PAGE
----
On the incentive side, I know BCBS has offered a pedometer to my wife and I every year. Seeing how much you walk or run is encouraging. Incentives for maintaining or improving a body fat percentage could also help.
I believe my job as a parent is to give my kids all the blocks they need to build a life in which they can attempt to reach everything they strive for and see anything they can imagine. In a world where everybody finds it easier to destroy than build, I wish for my kids to experience the joy of seeing something for the first time and the love of creating something new.
It is given in the link I've already posted:
"For Part D, the overall single-source drug-prescribing rate of 37 percent is similar to the median single-source drug-prescribing rate of 41 percent for State Medicaid programs during 2004."
"For Part D, the overall generic drug utilization rate of 56 percent is similar to the median generic drug utilization rate of 54 percent for State Medicaid programs during 2004."
The numbers are similar is what they concluded, but more importantly even if the numbers aren't similar its really irrelevant at the level of a prescription drug benefit.
It might suggest that there is something else in Medicare that is helping people not get diseases where they don't have the option of using a generic or possibly that Pharma is going out of there way to develope new drugs that are relevant to the Medicaid population more specifically (possibly not because they are on Medicaid, but because they are more likely to have characteristic X), or it might be a difference between the two populations that is simply inherent in them being different (e.g. environmental pollution issues related to differences in where they live based on their income.)
The most meaningful number is the substition rate, and they are very similar (1% a part) for the numbers we seem to have.
The initial CBO estimate was created in 2003 and so there are years in between where the estimate was done and people really started spending on drugs.
But it is even worse than that, in making its estimate the CBO didn't use 2003 data, they used older data for prescription drug use.
"The model contains detailed information about beneficiaries’ spending for prescription drugs and Medicare-covered services, their supplemental insurance coverage both public and private), their health status, and their income.2 CBO’s estimates of Medicare costs result from the operation of that model.3"
"The estimates are based on data from Medicare claims for 1999 and from the 2000 Medicare Current Beneficiary Survey,
projected forward using CBO’s March 2003 economic assumptions and baseline projections of Medicare spending.
3. For more general information about CBO’s prescription drug estimates, see Issues in Designing a Prescription Drug Benefit
for Medicare (CBO Study: October 2002).
They used data from the height of the patent protection of the commonly used drugs (1999 and 2000) associated prices and inflation of costs to do their estimate.
Now, it was clear in 2003 when they did their estimate that there was PROBABLY going to be down turn (from 2000 there is a clear trend of a decrease in FDA granted exclusitivity, but at that point in time, it was only a 3 year trend, but at that point in time it was pretty clear that the large scale combinatorial chemistry approach for discovering drugs had failed so the pipeline was going to be down for a while), but they used the older data (probably because that's what they had in terms of real numbers (It has also seems to me that they more regularly over estimate costs/under estimate savings by using older data that it appeared wouldn't hold true they ensured they didn't underestimate costs)).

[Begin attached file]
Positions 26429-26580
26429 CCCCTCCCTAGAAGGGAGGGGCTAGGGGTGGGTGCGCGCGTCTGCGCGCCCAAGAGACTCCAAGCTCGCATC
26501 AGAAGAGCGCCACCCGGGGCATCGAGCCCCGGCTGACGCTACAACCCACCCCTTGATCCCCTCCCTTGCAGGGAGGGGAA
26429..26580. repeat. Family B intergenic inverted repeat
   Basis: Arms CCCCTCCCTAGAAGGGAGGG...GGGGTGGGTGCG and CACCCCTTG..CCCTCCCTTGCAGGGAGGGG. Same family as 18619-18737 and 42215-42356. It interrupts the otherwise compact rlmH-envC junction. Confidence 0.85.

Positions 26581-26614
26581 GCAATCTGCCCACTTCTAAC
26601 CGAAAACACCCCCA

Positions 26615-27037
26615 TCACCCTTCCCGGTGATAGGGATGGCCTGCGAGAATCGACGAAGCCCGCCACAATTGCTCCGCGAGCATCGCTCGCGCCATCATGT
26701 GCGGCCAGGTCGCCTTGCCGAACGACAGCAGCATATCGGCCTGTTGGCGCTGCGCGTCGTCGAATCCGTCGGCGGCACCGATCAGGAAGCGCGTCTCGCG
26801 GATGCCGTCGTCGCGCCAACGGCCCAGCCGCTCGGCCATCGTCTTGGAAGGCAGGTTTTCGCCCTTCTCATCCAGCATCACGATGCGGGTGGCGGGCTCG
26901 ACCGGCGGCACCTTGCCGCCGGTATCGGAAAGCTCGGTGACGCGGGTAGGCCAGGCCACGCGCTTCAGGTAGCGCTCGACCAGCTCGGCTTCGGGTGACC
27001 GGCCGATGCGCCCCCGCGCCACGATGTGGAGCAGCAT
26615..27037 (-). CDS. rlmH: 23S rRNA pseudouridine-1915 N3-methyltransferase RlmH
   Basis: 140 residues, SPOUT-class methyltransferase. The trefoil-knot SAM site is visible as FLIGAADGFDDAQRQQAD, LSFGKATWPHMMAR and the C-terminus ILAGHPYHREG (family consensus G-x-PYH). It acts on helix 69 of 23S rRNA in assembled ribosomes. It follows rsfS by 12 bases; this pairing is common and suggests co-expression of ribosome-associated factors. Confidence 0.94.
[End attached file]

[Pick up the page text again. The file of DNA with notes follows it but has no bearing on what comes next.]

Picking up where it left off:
And then in 2005, the CBO actually up-dated their estimate, but in terms of drug prices and usage, they still went back and used the older data.
If in 2006, you would have used 1999/2000 data to estimate the drug costs of the US, even excluding Part D participants, you would have been wrong.
And there was "competition" before Part D. People were making generics. People were using generics. There were drug stores and insurance companies trying to cut as good as deals as possible to make more money for themselves or to recruit customers.
It isn't like there was no or even low prescription drug use prior to Part D.
You don't get to conclude because X was lower it was lower because of Y reason. How was the estimate done, what year did the data come from, etc?
What did they anticipate that the generic substitution rate would be and why?
When you do the estimate is irrelevant if you are using old data to do the estimate.
Last edited by PeterMP; March-1st-2013 at 09:19 AM.
Artificial Sweeteners in Milk?
Got diet milk? In a highly controversial move, the dairy industry wants to market artificially sweetened milk—without any special label to alert consumers.
In a petition filed with the FDA, the International Dairy Foods Association (IDFA) and the National Milk Producers Federation (NMPF) seek to change the definition of “milk” so that chemical sweeteners like aspartame and sucralose can be used as optional ingredients not listed on the product label.
If the petition—originally filed in 2009 and now under consideration by the FDA—is successful, these hidden additives could also be included in 17 other dairy products—including whipping cream, low-fat and non-fat yogurt, eggnog, sweetened condensed milk, sour cream, and half-and-half—without requiring any special labeling.
The dairy industry contends that using artificial sweeteners like aspartame as optional ingredients in milk and other dairy foods without any special labeling would “promote more healthy eating” and boost kid appeal. Currently, milk consumption is dropping among both children and adults.
Click on the link for the full article